United States 17 September: Moab, Utah
Our visit to Moab Charter School began with our inclusion in the daily occurrence of the Morning Circle.
The Physical Education Teacher, Murice Miller, was instrumental in our visit and super enthusiastic to lead us in to the waiting children!
The School Principal, Carrie Ann Marinelli, most respectfully announced three local recipients of the Torch-Bearer Award. The first recipient was Jessie Cloward, who is a school board member who helped the school get their new building and worked endless volunteer hours.
The second recipient was Cassandra McDougall, a staff member behavior support paraprofessional. She began by volunteering for the charter school, usually for at least 5 hours a day last year, and was hired this year to support students who have extra classroom needs.
The third recipient was one of the students at the school, Efrain Santana. Efrain was chosen because he is kind, understanding and encouraging to everyone.
The award has a quote by Sri Chinmoy on the back,
"To change the world around you,
Give the world
What you have
And serve the world
With what you are."
Congratulations to all the torch-bearers!
We presented our Certificate of Appreciation and an artwork by Peace Run founder, Sri Chinmoy, entitled "Peace Feeds the Children" to Moab Charter School.
The 6th Grade Kids led the younger kids on a run around the field- one grade at a time, but most of the kids ran all seven laps! We all had a great time!
Next it was time for us to visit the world renowned Arches National Park. The park is adjacent to the Colorado River, 4 miles (6 km) north of Moab, Utah. More than 2,000 natural sandstone arches are located in the park, as well as a variety of unique geological resources and formations. The park contains the highest density of natural arches in the world!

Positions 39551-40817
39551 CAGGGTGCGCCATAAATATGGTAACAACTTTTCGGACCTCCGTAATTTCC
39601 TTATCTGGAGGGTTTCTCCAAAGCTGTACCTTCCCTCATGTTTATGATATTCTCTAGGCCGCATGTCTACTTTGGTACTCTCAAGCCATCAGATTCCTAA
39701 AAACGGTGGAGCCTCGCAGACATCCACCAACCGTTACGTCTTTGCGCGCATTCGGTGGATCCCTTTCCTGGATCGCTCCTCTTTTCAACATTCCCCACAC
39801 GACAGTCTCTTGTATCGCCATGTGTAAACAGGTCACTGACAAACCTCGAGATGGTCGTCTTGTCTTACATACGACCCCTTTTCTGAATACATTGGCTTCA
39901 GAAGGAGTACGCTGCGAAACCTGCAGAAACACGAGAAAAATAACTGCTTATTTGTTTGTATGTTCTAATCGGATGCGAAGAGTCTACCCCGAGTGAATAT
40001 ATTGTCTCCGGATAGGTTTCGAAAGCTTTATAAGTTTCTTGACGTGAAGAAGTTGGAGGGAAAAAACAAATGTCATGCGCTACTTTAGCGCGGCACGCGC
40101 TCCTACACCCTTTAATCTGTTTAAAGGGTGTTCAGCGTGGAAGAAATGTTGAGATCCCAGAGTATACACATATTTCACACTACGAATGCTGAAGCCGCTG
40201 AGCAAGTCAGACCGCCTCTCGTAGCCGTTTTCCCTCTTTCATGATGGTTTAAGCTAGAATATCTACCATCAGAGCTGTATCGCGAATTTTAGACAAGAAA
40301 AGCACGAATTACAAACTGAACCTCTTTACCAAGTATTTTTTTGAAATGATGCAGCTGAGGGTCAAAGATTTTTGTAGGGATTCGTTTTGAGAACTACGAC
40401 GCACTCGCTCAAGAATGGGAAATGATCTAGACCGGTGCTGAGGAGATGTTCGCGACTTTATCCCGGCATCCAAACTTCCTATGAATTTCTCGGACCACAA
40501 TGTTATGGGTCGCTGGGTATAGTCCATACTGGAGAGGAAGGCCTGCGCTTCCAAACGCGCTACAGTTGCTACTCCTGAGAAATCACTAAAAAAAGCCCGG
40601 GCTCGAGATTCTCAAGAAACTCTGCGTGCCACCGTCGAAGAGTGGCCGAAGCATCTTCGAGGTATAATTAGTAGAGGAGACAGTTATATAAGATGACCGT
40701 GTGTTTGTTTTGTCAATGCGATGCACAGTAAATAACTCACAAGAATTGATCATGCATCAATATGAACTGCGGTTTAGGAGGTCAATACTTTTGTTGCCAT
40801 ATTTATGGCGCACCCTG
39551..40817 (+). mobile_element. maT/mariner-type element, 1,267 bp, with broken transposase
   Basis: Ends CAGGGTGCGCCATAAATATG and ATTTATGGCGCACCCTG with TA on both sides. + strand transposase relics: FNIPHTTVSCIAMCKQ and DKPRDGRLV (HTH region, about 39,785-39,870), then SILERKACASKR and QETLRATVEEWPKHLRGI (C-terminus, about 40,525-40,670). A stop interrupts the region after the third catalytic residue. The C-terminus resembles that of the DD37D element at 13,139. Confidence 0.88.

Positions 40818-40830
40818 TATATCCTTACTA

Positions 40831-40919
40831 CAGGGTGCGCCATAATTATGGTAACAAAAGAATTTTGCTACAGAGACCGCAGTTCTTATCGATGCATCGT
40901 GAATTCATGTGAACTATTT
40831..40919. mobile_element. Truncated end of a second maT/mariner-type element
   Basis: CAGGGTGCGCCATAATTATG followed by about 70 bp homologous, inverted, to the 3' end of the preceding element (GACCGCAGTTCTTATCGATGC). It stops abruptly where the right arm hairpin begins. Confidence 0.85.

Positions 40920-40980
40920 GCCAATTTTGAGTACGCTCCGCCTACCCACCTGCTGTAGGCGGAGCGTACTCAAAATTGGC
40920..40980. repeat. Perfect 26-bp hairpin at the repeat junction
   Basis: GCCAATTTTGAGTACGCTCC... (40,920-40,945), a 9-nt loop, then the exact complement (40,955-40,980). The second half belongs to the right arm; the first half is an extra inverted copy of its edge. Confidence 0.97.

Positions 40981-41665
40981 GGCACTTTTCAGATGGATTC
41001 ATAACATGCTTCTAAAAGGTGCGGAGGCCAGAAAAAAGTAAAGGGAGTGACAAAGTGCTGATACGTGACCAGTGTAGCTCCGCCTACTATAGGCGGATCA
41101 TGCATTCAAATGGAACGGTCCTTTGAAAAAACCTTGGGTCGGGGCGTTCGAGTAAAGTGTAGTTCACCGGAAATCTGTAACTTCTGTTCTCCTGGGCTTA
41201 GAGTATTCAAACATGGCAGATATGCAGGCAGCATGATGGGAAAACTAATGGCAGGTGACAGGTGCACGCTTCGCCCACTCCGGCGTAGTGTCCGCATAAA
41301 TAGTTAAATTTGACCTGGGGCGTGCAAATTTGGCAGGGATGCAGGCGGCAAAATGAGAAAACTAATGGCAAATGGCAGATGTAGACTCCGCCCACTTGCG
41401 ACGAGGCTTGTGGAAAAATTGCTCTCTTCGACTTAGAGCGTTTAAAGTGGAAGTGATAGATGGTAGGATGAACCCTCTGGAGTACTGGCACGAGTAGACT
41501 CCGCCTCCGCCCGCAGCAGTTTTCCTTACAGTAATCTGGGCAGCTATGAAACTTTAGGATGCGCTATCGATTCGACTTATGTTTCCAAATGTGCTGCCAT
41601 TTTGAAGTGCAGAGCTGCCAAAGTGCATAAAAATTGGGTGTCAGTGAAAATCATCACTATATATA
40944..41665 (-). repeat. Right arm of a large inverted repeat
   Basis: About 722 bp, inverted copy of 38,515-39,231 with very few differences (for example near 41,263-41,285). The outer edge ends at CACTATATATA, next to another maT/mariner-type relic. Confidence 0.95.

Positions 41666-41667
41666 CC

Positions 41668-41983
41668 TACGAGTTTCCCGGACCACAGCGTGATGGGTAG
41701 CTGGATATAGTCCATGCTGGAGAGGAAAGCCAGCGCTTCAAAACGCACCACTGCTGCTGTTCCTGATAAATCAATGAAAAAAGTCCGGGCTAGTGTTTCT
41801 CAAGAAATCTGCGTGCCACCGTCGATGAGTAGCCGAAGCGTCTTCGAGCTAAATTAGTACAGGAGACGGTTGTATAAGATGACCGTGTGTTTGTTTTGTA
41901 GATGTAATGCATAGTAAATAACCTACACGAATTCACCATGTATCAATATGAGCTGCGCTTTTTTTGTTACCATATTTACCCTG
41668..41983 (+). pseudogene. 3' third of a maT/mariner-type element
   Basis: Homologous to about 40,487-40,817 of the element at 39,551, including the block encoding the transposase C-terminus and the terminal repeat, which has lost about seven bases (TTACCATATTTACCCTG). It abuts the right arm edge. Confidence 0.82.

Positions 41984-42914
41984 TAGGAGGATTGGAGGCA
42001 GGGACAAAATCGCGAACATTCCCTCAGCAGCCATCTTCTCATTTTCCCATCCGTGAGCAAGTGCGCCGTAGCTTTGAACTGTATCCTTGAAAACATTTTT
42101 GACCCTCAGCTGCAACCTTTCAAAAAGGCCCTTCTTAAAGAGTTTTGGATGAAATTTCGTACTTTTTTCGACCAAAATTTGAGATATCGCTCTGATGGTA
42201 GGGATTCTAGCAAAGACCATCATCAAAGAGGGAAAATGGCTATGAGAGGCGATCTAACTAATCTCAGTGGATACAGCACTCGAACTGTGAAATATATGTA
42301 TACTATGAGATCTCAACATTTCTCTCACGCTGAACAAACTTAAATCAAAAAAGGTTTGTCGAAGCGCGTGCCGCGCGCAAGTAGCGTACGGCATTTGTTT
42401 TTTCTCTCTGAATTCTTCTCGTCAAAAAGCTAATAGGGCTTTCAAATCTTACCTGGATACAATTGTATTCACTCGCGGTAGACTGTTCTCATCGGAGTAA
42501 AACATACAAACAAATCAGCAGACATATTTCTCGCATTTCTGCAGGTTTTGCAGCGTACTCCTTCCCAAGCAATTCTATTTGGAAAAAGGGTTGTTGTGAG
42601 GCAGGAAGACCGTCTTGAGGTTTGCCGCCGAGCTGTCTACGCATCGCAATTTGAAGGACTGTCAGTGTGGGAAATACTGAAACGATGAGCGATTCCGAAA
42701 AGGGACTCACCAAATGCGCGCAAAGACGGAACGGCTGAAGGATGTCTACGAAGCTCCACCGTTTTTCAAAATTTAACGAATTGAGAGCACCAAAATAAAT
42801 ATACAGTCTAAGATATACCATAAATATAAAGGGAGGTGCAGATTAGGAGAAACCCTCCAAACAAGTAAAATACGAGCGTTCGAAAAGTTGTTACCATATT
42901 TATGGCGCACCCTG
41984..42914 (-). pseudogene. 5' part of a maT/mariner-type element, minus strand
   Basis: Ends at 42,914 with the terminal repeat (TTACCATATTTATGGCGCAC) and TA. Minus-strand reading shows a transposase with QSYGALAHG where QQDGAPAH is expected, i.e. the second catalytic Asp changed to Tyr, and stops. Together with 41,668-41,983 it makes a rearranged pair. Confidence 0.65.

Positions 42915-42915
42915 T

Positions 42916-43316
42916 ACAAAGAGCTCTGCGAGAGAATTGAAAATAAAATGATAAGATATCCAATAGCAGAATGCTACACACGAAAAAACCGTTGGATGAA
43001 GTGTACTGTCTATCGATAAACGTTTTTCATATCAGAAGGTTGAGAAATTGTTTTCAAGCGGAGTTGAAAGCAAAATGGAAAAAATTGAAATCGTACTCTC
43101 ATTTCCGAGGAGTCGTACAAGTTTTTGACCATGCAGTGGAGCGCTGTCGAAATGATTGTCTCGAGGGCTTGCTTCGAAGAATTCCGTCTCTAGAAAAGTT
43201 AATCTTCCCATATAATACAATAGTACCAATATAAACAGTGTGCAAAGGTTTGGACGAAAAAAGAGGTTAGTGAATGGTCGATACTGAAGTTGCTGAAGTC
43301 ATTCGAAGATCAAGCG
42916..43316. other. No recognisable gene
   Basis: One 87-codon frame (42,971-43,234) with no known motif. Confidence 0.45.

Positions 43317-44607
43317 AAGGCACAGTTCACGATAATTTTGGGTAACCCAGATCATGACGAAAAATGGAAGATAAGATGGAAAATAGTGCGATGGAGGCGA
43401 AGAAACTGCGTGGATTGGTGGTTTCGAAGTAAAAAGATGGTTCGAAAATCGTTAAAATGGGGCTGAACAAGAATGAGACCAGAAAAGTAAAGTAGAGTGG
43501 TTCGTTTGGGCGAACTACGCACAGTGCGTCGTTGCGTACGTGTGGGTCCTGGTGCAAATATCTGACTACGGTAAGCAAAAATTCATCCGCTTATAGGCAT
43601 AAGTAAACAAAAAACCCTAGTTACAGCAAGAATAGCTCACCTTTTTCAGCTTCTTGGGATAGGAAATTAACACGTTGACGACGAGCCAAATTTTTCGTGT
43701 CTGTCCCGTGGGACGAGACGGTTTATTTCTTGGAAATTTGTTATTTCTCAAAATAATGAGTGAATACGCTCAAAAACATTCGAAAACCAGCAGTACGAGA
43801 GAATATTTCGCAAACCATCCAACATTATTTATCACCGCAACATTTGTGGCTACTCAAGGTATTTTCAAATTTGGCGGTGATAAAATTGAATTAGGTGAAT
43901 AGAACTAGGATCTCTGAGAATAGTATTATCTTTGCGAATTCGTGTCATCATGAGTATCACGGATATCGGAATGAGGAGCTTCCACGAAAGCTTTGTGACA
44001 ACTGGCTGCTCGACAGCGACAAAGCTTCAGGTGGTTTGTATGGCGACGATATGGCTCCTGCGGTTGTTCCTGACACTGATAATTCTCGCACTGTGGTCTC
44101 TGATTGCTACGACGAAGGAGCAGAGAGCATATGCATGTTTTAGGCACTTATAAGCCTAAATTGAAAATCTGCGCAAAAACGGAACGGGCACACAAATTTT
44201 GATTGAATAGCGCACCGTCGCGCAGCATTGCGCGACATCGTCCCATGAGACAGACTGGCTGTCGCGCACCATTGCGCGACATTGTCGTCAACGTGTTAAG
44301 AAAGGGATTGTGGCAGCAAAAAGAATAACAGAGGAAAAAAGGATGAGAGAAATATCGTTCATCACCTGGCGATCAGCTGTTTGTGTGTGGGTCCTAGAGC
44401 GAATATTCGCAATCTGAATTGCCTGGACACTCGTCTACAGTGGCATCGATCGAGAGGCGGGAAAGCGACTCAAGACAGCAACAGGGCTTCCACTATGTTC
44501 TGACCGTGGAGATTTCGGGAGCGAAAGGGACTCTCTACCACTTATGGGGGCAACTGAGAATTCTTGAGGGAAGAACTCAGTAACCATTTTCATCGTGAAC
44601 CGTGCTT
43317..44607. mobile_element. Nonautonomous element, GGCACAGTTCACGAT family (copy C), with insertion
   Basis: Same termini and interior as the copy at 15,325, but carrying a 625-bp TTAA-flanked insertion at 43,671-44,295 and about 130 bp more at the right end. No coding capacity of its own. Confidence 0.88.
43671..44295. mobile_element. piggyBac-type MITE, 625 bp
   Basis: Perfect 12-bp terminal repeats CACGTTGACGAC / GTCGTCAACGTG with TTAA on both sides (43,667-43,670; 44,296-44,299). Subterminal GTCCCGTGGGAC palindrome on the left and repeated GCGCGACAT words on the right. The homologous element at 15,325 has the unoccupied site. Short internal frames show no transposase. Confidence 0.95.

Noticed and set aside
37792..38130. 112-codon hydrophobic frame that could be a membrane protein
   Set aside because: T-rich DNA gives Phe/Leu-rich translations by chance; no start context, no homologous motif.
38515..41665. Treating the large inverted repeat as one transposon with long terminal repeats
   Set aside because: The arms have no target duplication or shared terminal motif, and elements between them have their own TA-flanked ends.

There are petroglyphs right on the side of the path! It is believed that most of the petroglyphs around Moab were created during the Archaic (6,000- 1,000 B.C.) and Fremont (450- 1300 A.D.) cultural periods.
We took one of the most popular walks- to Delicate Arch. Last year 1.6 million people visited Arches!
Delicate Arch is 52-foot-tall (16 m). The arch is the most widely recognized landmark in Arches National Park and is depicted on Utah license plates and a postage stamp commemorating Utah's centennial anniversary of admission to the Union in 1996. The Olympic torch relay for the 2002 Winter Olympics even passed through the arch.
After visiting Arches, we headed back to town to spend some time with the kids from the After School Program at Helen M. Knight Elementary. We ran a loop around the school grounds which was a lot of fun!
A visit to Dead Horse State Park. As you can see, the view was stunning! It features a dramatic overlook of the Colorado River and Canyonlands National Park. The park covers 5,362 acres of high desert at an altitude of 5,900 feet (1,800 m).